The river we know today as ‘Columbia’ was known for thirteen millennia by the names given by its original inhabitants: Wihmal, Nch’i-Wàna, and Shwan-etk-qwa among others.
Big River or Great River.
Captain Robert Gray christened it ‘Columbia,’ after his ship the Columbia Rediviva. ‘Columbia’ is from Christopher Columbus, a man who raped, murdered, enslaved and spread disease to indigenous people and destroyed their cultures.
Gray, credited as the first white man to navigate ‘Big River’s’ treacherous bar and sail upstream, was a merchant seaman in search of furs, who murdered native people who wouldn’t cooperate with his missions.
The name ‘Columbia’ carries this weight.
In 1867, when Carleton Watkins began his photographic expedition up the Columbia River Gorge, the river looked much as it had for the previous 13,000 years of indigenous human habitation. Yet even then, railways had already been laid to facilitate the movement of white settlers past rapids and falls that made navigating the river extremely dangerous. That influx of immigrants set in motion events that would change the Columbia, the fates of the native people, and the Pacific Northwest forever.
Today the River is fully industrialized, its once wild rapids pooled behind 14 dams into a series of vast lakes. While dams provide water for irrigation, hydropower and slack water for navigation, it comes at a terrible price. The extraordinarily abundant Salmon runs have dwindled to near extinction. Indigenous people have been mostly displaced from their ancestral homelands, their traditional fishing grounds inundated by dams. The river still flows through a majestic and diverse landscape, yet it’s rare to find a view that does not include stark evidence of the impact of the European immigrants who displaced them.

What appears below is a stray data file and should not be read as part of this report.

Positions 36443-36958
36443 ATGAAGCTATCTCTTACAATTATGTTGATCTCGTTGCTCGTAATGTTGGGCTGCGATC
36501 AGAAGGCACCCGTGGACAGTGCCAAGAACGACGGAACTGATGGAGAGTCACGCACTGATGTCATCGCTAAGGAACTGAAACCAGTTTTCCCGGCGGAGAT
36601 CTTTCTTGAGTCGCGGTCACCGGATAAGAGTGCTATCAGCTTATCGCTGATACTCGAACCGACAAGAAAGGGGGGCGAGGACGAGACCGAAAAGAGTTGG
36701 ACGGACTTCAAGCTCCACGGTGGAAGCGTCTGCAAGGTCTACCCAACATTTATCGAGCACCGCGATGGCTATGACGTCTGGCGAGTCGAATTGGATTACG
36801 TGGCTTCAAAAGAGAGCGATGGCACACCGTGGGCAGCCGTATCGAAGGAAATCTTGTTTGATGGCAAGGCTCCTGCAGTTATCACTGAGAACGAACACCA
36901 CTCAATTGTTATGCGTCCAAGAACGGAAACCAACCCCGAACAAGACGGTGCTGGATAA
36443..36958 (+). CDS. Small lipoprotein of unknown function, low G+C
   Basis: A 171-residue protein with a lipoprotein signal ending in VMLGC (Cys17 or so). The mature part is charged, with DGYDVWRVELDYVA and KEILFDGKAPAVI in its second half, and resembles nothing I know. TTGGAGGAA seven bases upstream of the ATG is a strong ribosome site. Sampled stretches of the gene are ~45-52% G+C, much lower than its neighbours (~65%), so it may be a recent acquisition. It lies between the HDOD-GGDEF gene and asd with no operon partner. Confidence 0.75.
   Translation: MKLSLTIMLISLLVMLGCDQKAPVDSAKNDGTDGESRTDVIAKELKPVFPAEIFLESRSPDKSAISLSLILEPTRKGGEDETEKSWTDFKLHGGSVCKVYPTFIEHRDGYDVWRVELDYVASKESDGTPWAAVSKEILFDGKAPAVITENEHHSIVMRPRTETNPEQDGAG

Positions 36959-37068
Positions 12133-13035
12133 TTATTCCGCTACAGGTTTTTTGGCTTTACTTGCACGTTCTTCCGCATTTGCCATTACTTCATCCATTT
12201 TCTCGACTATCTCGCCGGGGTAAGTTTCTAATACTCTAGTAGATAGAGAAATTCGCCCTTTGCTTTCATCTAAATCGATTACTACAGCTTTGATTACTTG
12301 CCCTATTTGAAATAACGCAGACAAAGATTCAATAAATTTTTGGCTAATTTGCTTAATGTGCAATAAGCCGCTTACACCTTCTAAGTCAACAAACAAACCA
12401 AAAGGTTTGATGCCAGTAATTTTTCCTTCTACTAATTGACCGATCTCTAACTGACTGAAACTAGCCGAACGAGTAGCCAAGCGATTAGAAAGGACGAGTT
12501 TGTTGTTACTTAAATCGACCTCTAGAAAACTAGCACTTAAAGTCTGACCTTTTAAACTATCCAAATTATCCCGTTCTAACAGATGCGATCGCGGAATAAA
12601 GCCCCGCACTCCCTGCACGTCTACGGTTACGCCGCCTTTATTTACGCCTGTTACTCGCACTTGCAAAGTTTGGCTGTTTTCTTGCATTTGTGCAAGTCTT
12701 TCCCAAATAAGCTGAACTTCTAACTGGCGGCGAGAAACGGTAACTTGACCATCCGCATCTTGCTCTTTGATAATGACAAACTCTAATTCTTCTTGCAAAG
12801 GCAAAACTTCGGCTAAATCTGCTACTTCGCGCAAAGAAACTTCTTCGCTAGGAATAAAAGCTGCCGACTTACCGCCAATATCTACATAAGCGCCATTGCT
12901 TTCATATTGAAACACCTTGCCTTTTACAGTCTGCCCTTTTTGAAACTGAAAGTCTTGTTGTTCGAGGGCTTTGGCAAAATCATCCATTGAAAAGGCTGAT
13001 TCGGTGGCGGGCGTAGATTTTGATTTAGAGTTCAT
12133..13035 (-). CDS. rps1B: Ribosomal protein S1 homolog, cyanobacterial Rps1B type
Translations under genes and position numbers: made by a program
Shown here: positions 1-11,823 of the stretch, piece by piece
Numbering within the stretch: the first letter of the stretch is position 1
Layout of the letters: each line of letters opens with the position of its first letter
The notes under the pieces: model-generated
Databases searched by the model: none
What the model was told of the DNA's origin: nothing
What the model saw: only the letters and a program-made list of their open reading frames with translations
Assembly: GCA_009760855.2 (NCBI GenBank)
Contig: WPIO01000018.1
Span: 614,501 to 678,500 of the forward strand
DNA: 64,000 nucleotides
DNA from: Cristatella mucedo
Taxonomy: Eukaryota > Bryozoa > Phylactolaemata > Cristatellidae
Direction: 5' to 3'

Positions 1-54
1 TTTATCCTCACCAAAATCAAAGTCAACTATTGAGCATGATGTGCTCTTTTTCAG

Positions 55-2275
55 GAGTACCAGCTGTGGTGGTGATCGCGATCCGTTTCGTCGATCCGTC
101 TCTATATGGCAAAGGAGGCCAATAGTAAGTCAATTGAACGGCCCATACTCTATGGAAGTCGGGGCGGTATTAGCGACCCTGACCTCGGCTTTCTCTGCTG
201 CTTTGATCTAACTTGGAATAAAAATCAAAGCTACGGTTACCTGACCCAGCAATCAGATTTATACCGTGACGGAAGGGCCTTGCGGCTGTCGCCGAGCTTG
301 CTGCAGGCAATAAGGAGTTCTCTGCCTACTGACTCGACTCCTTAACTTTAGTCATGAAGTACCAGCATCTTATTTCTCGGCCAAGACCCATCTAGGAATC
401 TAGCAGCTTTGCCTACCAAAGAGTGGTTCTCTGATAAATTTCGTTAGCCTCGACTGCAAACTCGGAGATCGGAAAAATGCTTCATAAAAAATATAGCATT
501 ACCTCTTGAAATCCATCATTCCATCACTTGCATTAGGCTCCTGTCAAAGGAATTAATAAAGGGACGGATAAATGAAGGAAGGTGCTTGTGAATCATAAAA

“The Great River of the West” is a photographic survey of the 1250 mile long Columbia River, from its source in the Canadian Rockies, to the confluence with the Pacific, exploring its current cultural and economic landscape, with an eye towards its significance in the history of the Pacific Northwest and North America. The following photographs are sequenced geographically, with the first image at the source and the last at the confluence.
In this digital age, when artists and photographers often manipulate images for conceptual concerns, a photograph’s ability to serve as a record of material fact has been called into question. My work occurs at the intersection of documentary and art, and throughout my career I have explored how we engage with photographs as factual representations of moments in time. It examines a history embedded within the landscape, our relationship to the natural world, and the role landscape photography plays in both idealizing nature and documenting its destruction.
To produce the photographs I pair an antique 8 x 10 large format film camera, with digital printing technology as a nod to the timeless, classical aesthetic of 19th century photographers, while bridging the gap between historic and contemporary technologies.
Robbie McClaran is a documentary and fine art photographer whose work focuses on the American people and landscape. His work has been widely exhibited and published, appearing in numerous magazines throughout the world.